It’s a wonder that he could move at all, but move he did. From Corinth to Ephesus, from Thessalonica to Colossae, he left his footprints all over the known world of his day. His visits to these cities were not for sightseeing. He worked. Long days of preaching and establishing churches.
When he wasn’t walking he was writing. He wrote letters to the church in Rome and Corinth and Galatia and Ephesus. He wrote to Titus and he wrote to Timothy. Letters that continue to bless. God’s grace turned his world upside down and his life was spent telling others about it. Until that day on the Ostian Road, when he drew his last breath.
Opposition to our God’s story working among us does not derail us. Laziness, sleepiness, chasing after the world or hiding the story in order to be liked and not rock the boat does not stop God telling his story through everyday people like us.
We are called to anchor ourselves to this Story of stories as God gives us a purpose that is higher and greater than any one of our lives.
There are many fights we may need to fight to live and tell the gospel story faithfully and freely in this country. Paul knew it. He called his life fighting “the good fight”. He trained himself for this “good fight” (2 Timothy 4:6-8).
By his fierce and faithful witness to the love and acceptance of God in Jesus, Paul left a towering legacy to millions. It begs the question: What legacy are you leaving to your family and this community? Just things? Only possessions? Or is it a legacy of gospel love that goes way beyond anything else? What legacy are we leaving as St Petri Lutheran Church? Hopefully faith active in loving many into the Kingdom for that is why we are here.
Like his beaten body, Paul’s fight did not end at death. He was resurrected to life with Jesus as all the faithful will one day be. But even more, Paul’s words have encouraged, exhorted, and educated everyday followers of Jesus until today and for all the tomorrows to come.
This is our call too. In ways easily seen and ways not seen by others, we are to be about our heavenly Father’s business until he calls us home.
Whoever you are and whatever your place at the moment, the Lord calls you fight the good fight of trust in the Saviour Jesus. He promises to ensure that whatever happens, you will finish the race well.
Chapter 30, Paul’s final days
Timeless Truth: Suffering and perseverance are part of the Christian journey.
Chapter Summary (Have someone in your group read the summary section.)
If one could earn frequent traveller miles two thousand years ago, Paul might hold a record. After spending nearly three years in Ephesus, he retraced his steps through Greece and Macedonia before docking in Miletus. There, he summoned the Ephesian elders for a tearful and final farewell. He charged them with shepherding the church of God. After a brief stay with Philip in Caesarea, Paul headed for Jerusalem, knowing that chains awaited him there.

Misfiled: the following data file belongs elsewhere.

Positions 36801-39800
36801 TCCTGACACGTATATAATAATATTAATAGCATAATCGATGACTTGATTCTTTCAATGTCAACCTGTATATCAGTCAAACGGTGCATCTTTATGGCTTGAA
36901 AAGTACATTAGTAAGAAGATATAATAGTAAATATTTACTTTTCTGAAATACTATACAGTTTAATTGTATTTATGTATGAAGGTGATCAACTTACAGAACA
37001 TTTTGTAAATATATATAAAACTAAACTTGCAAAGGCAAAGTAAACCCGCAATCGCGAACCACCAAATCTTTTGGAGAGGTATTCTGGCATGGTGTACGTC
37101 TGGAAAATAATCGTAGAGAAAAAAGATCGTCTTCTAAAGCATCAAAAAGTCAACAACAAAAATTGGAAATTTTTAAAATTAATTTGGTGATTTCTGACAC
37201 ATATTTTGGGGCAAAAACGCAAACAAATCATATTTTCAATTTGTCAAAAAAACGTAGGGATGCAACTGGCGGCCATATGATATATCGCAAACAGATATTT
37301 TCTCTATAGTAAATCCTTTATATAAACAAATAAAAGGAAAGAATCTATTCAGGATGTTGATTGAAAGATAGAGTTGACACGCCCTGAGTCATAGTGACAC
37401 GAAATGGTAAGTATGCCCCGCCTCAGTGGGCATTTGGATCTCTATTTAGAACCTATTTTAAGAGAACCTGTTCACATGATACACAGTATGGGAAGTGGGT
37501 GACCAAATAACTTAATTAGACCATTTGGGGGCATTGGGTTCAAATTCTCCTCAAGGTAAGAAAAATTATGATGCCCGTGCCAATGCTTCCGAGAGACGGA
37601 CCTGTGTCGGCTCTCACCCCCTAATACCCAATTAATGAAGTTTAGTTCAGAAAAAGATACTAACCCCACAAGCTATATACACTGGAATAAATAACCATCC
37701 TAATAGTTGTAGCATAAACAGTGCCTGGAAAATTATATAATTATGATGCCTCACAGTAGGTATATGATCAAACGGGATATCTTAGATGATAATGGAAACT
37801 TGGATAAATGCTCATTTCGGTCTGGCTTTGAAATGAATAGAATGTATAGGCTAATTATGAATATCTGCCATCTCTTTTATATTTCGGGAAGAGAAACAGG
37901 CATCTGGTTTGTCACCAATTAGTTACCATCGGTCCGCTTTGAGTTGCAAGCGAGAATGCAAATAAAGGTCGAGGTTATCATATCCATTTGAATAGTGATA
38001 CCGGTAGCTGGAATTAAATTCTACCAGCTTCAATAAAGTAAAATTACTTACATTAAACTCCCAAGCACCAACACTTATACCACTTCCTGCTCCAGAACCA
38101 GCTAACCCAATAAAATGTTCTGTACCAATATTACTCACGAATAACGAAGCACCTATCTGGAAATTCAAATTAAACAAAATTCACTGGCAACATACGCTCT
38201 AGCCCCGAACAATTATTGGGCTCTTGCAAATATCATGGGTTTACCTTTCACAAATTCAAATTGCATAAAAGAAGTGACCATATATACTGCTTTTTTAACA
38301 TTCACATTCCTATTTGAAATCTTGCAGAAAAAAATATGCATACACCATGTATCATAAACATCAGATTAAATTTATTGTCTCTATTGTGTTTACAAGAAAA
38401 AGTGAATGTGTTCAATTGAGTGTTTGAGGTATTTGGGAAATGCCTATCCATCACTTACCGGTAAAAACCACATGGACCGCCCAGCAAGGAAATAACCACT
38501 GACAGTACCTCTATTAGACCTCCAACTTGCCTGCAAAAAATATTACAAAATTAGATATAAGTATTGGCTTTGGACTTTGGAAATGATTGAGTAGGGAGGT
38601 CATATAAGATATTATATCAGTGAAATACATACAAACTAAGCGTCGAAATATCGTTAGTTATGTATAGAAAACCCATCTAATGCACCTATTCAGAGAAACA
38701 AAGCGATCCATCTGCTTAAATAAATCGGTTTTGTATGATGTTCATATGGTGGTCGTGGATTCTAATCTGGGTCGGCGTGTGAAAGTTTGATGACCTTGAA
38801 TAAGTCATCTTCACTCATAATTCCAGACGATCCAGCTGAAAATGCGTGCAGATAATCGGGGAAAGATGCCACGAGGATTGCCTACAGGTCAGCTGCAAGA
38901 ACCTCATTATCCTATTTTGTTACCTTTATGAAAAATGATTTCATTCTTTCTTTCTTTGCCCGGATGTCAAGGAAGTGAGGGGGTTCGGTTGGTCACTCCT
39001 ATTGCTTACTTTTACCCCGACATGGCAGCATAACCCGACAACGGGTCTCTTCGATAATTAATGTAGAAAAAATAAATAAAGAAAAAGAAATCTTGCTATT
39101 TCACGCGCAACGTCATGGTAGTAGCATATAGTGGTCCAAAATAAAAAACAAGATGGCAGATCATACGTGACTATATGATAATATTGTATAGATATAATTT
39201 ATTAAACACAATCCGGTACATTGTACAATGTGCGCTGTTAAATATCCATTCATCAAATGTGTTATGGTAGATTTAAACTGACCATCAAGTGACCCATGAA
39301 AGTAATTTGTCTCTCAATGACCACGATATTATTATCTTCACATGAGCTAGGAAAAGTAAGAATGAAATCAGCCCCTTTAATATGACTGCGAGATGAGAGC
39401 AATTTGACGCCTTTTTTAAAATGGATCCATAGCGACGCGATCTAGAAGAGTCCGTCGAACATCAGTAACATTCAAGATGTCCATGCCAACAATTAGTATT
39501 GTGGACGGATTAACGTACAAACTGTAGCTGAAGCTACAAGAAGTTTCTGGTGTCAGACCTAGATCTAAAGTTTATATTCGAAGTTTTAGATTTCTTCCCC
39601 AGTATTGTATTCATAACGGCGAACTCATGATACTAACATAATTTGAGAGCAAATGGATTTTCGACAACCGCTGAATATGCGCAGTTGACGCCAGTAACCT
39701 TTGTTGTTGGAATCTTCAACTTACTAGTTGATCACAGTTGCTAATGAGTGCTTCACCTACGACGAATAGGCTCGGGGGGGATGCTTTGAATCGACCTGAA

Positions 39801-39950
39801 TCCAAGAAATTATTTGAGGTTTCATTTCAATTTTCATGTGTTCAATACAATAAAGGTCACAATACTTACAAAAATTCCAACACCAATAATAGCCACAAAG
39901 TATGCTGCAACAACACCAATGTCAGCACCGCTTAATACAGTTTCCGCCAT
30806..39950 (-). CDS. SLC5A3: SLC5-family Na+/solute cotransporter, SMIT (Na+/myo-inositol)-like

Paul seemed to always be able to stir up a controversy. Just walking into the temple court stirred up trouble. The Jews tried to kill him in Jerusalem so the Roman authorities stepped in to arrest him. While being taken into custody, Paul gave his testimony before an angry crowd. The Roman commander brought him before the Sanhedrin to get some answers, but that only made the problem worse. Paul remained in protective custody and was transferred to Caesarea’s higher court where he remained for two years before appealing to Caesar.
When Paul wrote to the church in Rome while still on his missionary journeys, he told them that he planned to visit them. He probably did not anticipate his “fourth missionary journey” to be under these circumstances. Luke joined him on this cruise to Rome with Julius, a kind Imperial centurion, as Paul’s personal escort. Paul warned the crew that sailing on in bad weather would be disastrous, but they continued anyway. Conditions worsened to hurricane force winds off the coast of Crete driving their ship every which way. Weeks later the storm had not weakened, but all thoughts of survival surely had. Food was low, gear was gone, hope was gone. What seemed like a bad episode of Gilligan’s Island became unlikely opportunities for Paul to talk about God. The next morning they arrived safely ashore on Malta where the islanders showed exceptional hospitality. When Paul was bitten by a poisonous snake without incident, the people thought he was either a criminal or a god. Paul healed many of the locals during their winter stay there. Three months later they were finally able to set sail for Rome.
Paul was greeted by believers at the port of Puteoli, modern day Pozzuoli, about 150 miles south of Rome. They encouraged him and he spent a week there before traveling on. When the Roman Christians heard he was coming, they joined him for the final forty miles of his trek to Rome where Paul was confined to house arrest under the supervision of a soldier. Paul invited the Jewish leaders to come to his house. There he told them about his conflict with the Jerusalem Jews and the fulfilment of the Scriptures by Jesus. Some believed, but others rejected his message. So, once again, Paul pronounced his mission to the Gentiles. He spent the next two years boldly teaching anyone who would stop by about Jesus (60-62 A.D). In his spare time, Paul corresponded with some old friends.